Music / Bass

Review: Greg Cordez Quintet, Bristol Fringe

By tony benjamin, Friday Aug 25, 2017

This started diffidently enough with a quiet double bass solo from bandleader Greg Cordez introducing a slow burn rendition of 1000 Paper Cranes. Drummer Matt Brown let his sticks clatter and scurry around the kit, while Pete Judge’s trumpet and Jake McMurchie’s tenor sax added rich brass harmonies. Then Jake’s elaborations began to intensify, moving from a clinical deconstruction to an impassioned assault on the tune, a crescendo matched by the drumming and Steve Banks’ emergent guitar. Finally, somehow, Greg’s quiet bass drew things back to a calm resolution.

Greg Cordez in double bass mode

It was a kind of metaphor for the evening as a whole, with Greg’s initial awkward reluctance to speak to the capacity Fringe audience gradually thawing into a garrulous intimacy by the time he came to wind things down. In the course of a couple of hours we learnt about his feelings on subatomic particles (generally not interested), his personal life (a relationship recently ended) and the making of his recent Last Things Last album in New York (exhilarating and terrifying). We also heard some very fine music, some of it drawn from that new album, in which Greg’s compositions provided an excellent context for each band member to shine within the whole group. Only Greg, diffidently, seemed to hold back as if listening to his music unfolding in those capable hands.

Greg Cordez, Jake McMurchie and Pete Judge

It was a gig of two halves, in fact, with the bandleader playing double bass on older numbers and cover versions before switching to bass guitar for the new material. There was a definite change of gear in the sound, therefore: in the first set a chamber jazz number like Reid Anderson’s Prehensile Dream had an almost classical acoustic quality and musical formality, while brushed cymbals and restrained trumpet emphasised the melodic gentleness of Greg’s Camilla Rose.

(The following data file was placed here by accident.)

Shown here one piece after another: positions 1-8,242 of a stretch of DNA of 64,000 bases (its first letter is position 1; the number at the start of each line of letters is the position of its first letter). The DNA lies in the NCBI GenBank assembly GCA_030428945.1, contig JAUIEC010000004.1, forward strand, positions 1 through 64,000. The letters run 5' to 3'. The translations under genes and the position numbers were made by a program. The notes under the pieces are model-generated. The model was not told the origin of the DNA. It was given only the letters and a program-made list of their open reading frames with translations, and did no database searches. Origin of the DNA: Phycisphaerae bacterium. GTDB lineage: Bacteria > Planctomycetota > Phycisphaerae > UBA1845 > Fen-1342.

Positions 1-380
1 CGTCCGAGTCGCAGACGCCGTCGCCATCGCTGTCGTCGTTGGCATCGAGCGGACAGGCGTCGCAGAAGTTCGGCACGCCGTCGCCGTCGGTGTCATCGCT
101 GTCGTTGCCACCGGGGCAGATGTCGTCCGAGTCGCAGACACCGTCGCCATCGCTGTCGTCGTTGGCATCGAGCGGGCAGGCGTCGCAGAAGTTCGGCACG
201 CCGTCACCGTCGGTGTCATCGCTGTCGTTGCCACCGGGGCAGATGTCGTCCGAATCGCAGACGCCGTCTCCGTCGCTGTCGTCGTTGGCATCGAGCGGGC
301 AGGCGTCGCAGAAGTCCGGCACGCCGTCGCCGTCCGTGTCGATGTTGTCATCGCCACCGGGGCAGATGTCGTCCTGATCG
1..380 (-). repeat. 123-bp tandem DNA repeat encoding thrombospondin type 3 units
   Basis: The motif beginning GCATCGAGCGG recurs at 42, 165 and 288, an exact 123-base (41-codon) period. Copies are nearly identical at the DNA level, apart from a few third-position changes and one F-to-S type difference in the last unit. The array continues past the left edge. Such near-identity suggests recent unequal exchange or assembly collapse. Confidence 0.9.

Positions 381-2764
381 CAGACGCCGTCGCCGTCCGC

Matt Brown and Greg Cordez

After the break things had a rockier edge, with the hard-nosed riffing of numbers like Cherry v Des Moines hinting at Get The Blessing territory and Greg’s muttered warning that ‘things could get a little loud’ well justified for Figlock’s escalating crescendo. In an excellent band Jake’s playing was incandescent throughout, while Steve Banks nicely straddled the jazz/rock divide, sometimes ruminating in the Bill Frisell style, otherwise chopping and driving the grooves.

The new material generally played to a rock feel, in fact, often feeling like songs without their vocal parts. Greg’s compositional structures were impressively clear, perhaps reflecting the newness and lack of familiarity for these players (who hadn’t recorded the album with him), and this gave a newly-minted feel to the music that time will probably roughen up. That’s not to diminish what was a captivating set of contemporary jazz but more to anticipate even better to come, and in presenting this new music to such an enthusiastic audience Greg Cordez certainly had no need for that diffidence.

Check The Fringe’s upcoming weekly  jazz programme here.

Latest articles